Marvel Studios, Feige No Longer Under Perlmutter's Purview
Comic Books, Film
This was another of those weeks where I ahd a hard time picking just one comic to focus on this week, so I thought I’d do another round-up post. Four first issues from four different publishers arrived on Wednesday, so let’s see what’s in today’s mystery basket …
Archer and Armstrong #1
Story by Fred Van Lente
Art by Clayton Henry and Matt Milla
Published by Valiant
Todd Allen, The Beat: “When the teasers for Archer and Armstrong #1 came out, there was a little bit of noise from the political parts of the web about what an awful liberal smear job the book was because of some villains billing themselves as the 1%. I’d gotten a good laugh out of villains calling themselves the 1% and wearing golden masks of bulls and bears (an obvious stock market joke) and I figured the usual noisy political types might be over-reacting. Come to find out, Archer and Armstrong is a much more political book than I was expecting. It’s also utterly hilarious. Unless you’re a dogmatic Republican with limited-to-no sense of humor. If you’re one of those, stay FAR away from this comic. It will set you off.”
I look forward to a day when there’s no substantial imbalance between the number of successful male characters/creators and successful female characters/creators in comics. When I get a chance to talk about a book with a female lead, I make sure to discuss that very aspect. I was clearly not thinking of who I was asking when I interviewed Jamie S. Rich, writer of the new Image ongoing series launching Wednesday, It Girl & the Atomics. As Rich was quick to remind me, earlier in his comics career as an editor he consistently “hired women all the time and published comics that showcased their point of view”. An equally interesting aspect of the project we discuss is being the writer who crafts Mike Allred/Madman universe tales (without Madman) but with Allred’s support and trust (a hell of a compliment/endorsement in and of itself). In addition to reading this interview, please be sure to garner additional insight from CBR’s TJ Dietsch’s July interview with Rich.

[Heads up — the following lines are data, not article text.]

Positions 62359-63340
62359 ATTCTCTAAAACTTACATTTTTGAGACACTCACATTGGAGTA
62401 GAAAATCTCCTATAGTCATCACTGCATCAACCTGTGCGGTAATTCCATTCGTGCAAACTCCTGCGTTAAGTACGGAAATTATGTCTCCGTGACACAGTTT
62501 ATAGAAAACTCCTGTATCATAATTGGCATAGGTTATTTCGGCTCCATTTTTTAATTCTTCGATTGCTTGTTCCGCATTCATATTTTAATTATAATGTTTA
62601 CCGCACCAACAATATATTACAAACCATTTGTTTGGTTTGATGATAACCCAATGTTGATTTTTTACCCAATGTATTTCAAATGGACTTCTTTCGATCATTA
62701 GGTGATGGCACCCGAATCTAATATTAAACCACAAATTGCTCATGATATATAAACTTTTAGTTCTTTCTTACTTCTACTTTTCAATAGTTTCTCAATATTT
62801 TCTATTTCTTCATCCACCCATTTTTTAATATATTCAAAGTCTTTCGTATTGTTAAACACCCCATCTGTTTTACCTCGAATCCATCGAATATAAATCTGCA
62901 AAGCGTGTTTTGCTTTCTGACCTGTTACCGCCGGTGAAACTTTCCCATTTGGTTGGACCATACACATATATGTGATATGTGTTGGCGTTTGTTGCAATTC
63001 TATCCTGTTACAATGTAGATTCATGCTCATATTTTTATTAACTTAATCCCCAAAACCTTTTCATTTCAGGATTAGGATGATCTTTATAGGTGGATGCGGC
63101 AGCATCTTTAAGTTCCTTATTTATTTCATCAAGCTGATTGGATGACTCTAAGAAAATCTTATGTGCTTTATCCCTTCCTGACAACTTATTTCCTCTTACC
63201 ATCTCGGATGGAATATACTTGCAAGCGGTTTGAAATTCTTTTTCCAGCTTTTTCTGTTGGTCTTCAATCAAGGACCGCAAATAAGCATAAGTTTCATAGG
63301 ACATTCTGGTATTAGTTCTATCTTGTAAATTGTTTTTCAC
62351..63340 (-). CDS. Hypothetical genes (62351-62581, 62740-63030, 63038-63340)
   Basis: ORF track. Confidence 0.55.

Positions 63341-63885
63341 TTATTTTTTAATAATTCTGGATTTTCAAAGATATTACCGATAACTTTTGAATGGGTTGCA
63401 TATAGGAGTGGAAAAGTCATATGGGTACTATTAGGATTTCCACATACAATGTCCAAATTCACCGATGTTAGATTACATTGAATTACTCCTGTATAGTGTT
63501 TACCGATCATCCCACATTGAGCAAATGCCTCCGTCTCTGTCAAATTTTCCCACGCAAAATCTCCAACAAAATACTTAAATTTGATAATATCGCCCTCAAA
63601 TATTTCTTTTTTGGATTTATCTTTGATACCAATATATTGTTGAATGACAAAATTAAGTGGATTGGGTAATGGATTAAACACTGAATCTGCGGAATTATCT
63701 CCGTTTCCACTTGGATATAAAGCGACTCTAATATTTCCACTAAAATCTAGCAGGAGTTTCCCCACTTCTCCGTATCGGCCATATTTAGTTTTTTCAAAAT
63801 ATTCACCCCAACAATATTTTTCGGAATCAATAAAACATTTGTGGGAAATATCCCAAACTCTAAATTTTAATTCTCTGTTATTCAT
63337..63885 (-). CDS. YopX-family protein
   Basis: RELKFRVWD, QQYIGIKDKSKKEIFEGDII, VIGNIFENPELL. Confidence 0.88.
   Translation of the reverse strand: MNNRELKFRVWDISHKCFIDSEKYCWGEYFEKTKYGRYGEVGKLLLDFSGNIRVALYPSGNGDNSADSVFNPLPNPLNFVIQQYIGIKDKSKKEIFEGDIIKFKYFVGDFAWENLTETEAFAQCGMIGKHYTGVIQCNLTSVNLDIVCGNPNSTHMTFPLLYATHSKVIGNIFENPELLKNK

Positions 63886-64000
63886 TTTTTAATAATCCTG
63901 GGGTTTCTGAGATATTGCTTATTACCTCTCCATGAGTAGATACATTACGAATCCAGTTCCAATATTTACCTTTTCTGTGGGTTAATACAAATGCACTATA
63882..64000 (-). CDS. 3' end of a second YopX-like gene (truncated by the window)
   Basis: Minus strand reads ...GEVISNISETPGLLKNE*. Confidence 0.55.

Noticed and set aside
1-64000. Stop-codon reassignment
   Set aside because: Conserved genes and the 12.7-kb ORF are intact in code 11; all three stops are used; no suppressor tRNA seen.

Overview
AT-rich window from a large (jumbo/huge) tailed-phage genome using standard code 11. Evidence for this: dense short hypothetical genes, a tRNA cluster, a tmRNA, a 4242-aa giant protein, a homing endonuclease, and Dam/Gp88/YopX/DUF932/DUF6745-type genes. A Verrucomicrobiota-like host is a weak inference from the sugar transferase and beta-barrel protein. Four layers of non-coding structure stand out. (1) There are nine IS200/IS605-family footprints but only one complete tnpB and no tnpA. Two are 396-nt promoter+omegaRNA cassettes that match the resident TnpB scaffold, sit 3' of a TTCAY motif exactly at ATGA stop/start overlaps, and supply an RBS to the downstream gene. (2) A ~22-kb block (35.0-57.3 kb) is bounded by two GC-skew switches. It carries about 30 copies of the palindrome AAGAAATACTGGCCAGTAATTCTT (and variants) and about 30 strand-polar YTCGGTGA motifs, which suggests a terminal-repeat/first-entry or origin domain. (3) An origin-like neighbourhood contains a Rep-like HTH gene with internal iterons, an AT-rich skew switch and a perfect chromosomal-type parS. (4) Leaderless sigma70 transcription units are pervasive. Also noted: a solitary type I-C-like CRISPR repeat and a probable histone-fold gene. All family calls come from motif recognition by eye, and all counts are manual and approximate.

To mark this Wednesday’s launch of the series, Rich will be visiting three different hometown comic book stores to sign comics and chat with customers. The three shops where he will be sign It Girl & the Atomics 1 ($2.99) are Floating World Comics (from approximately 2 pm to 3:30 pm) at 400 NW Couch, Bridge City Comics (4 pm to 5 pm) at 3725 N. Mississippi, and Cosmic Monkey Comics (from 6 pm to 7 pm) at 5335 NE Sandy.
Tim O’Shea: It Girl and the Atomics is a book that captures the Madman universe (without Madman, as he left the world for space at the end of his own series). How well does it speak of Mike Allred’s world-building/writing skills that you are able to create a series in Madman’s world, but without Madman?
Jamie S. Rich: That was really the experiment. Madman has such a gravitational pull, particularly for Mike as an artist, that he really has a tendency to dominate. Yet, the Atomics are a team, and in any successful team, all the players are there for a reason. So, when it’s their turn in the spotlight, they are just as capable, they are ready to take that stage.